Raymond A. Rich

Photo of Raymond A. Rich Raymond A. Rich was born in Los Angeles, California, in 1912, the son of Arthur and Lucy Baker Rich. He was raised in Des Moines, Iowa, and started his career by hiring on to a tramp freighter for a job in the engine room at age 18. After receiving a double engineering degree from Iowa State University, he was hired in the midst of the Great Depression by General Electric Co. and became its youngest national sales manager at that time. He was awarded the rare "E Award" for overseeing GE's multiple war production plant facilities.

Mr. Rich then was asked to lead the federal Northeast District for the Council for Economic Development. He volunteered for active duty in World War II in the Navy and Marines, serving in the South Pacific Islands and in Tokyo after the Japanese surrender. He received numerous decorations for his distinguished service. After the war, Mr. Rich became vice president and director of Philco Corp. and then accepted the presidency and directorship of Avco Corp. From there his career escalated, and he went on to hold multiple, simultaneous CEO and chairman positions in numerous companies. The sectors ranged from oil and gas exploration and production, publishing, glass containers, and banking to environmental engineering and production facilities. He led U.S. Filter Corp. as chairman and CEO to a significant role in its field, increasing revenues twenty-fold in the 1970s.

Upon retiring from active corporate life, Mr. Rich focused on acquiring various real estate properties. In addition to his primary residence in Boca Grande, Florida, and his estate in Esopus, he owned at various times in his life cattle ranches in Arizona and Oklahoma, corn and soybean farms in Iowa, townhouses in New York City, homes in Maine, a castle in the Scottish Highlands, a 12th-century castle in Austria, and a chateau in France. Mr. Rich was a member of the University Club for more than 60 years and the Union Club, both in New York City, as well as the Boca Grande Club and Gasparilla Inn Club of Florida.

Colonel Oliver Hazard Payne and the Payne Estate

Colonel Oliver Hazard Payne was born in 1839 and named for the great U.S. Naval hero Oliver Hazard Perry. Growing up in Cleveland, Ohio, he was a primary school classmate of John D. Rockefeller. A graduate of Yale University, where he was a classmate of William C. Whitney, Payne entered the 124th Ohio Infantry as a First Lieutenant in 1862 and served through the Civil War. After being promoted to Colonel, he was brevetted Brigadier General of Volunteers in recognition of his meritorious service during the war. Colonel Payne's sister, Flora, married Whitney, and one of their sons, Harry Payne Whitney, married Gertrude Vanderbilt.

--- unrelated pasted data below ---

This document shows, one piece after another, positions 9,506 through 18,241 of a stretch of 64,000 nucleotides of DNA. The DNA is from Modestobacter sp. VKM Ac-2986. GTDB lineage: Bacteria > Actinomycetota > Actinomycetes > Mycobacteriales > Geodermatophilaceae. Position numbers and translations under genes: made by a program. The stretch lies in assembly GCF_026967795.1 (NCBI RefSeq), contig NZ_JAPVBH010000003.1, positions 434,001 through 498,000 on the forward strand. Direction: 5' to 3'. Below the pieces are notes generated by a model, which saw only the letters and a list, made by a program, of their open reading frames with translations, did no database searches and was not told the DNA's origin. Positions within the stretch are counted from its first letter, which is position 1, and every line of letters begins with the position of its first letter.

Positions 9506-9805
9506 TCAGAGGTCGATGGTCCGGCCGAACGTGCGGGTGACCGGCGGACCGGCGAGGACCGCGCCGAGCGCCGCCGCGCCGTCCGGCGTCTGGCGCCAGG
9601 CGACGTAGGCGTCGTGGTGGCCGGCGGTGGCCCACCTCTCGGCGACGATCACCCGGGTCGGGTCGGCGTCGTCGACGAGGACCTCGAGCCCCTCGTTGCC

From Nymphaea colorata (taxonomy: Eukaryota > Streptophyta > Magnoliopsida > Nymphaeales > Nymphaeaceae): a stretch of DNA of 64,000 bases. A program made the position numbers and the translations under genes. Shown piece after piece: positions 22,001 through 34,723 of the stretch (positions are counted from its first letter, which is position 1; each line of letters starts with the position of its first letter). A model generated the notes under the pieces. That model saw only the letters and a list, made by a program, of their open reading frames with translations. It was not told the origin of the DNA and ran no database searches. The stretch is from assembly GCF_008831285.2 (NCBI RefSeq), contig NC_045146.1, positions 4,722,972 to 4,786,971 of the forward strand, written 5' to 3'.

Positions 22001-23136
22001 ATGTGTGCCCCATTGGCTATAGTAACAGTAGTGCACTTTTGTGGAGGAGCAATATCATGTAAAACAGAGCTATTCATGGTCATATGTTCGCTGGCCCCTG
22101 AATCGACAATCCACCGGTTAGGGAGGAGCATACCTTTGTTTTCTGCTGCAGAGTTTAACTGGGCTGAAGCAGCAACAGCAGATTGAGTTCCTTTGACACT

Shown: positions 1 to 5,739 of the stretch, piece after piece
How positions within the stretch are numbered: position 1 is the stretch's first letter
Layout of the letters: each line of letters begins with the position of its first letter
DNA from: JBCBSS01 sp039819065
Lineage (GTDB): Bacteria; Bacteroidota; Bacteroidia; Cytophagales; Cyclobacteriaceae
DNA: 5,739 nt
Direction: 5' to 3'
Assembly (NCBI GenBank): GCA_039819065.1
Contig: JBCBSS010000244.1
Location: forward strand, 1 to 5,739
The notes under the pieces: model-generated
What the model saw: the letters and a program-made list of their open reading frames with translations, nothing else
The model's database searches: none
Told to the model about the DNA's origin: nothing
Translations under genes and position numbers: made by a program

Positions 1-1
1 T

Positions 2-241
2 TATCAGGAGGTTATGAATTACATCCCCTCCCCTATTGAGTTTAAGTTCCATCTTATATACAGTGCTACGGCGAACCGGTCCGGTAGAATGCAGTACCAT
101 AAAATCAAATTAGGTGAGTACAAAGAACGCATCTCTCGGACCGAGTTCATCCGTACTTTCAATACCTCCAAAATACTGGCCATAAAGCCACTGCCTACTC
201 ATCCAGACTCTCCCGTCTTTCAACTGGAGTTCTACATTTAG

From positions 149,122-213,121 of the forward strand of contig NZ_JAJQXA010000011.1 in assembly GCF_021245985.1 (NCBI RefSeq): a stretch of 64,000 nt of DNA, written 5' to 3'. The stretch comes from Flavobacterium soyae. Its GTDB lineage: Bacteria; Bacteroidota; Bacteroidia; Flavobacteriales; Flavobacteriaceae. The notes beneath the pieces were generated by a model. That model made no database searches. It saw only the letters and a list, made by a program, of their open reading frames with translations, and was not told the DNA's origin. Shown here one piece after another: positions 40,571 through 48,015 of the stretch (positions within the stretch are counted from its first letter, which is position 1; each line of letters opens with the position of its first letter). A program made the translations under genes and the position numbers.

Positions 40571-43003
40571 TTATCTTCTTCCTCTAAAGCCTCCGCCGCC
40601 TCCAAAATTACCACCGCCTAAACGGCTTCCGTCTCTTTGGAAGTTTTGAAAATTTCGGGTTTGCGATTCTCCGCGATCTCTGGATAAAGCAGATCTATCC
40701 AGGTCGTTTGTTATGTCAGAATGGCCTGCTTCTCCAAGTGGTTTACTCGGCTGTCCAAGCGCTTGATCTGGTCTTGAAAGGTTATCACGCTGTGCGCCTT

After the war, Colonel Payne became interested in iron manufacturing and oil refining in Cleveland, founding Clark, Payne & Co. In 1872, his company was purchased by John D. Rockefeller, and Colonel Payne went on to serve as treasurer of the Standard Oil Co. and to become one of the richest men in America. In 1998, American Heritage Magazine listed Payne at number 26 on a list of the "forty wealthiest Americans of all time."

In 1905, Colonel Payne purchased the estate of John Jacob Astor in Esopus, New York, and supervised the construction of a mansion designed by Carrère and Hastings, architects of the New York Public Library and the Frick Museum in Manhattan. Payne had the palazzo constructed in a style similar to one he had seen on the Italian coast.

At the time of his death in 1917, Colonel Payne was a noted philanthropist and one of the best yachtsmen in America. Having never married, he left the Esopus property to his nephew, Harry Payne Bingham. In 1933, Bingham donated the Esopus estate to the Episcopal Diocese of New York. From 1937 to 1966, the site served as the Wiltwyck School for Boys, a noted home for troubled children in which First Lady Eleanor Roosevelt took great interest.

In 1942, the Wiltwyck School became non-sectarian and the property was divided, with a portion sold to the Marist Brothers, the founders of Marist College. Until 1986, the Brothers' portion of the estate, including the Payne Mansion, was used as a school and retreat house. Mr. Rich purchased the mansion, boathouse, and 60 acres of land from the Brothers in 1986 and restored the estate and its boathouse to their former glory.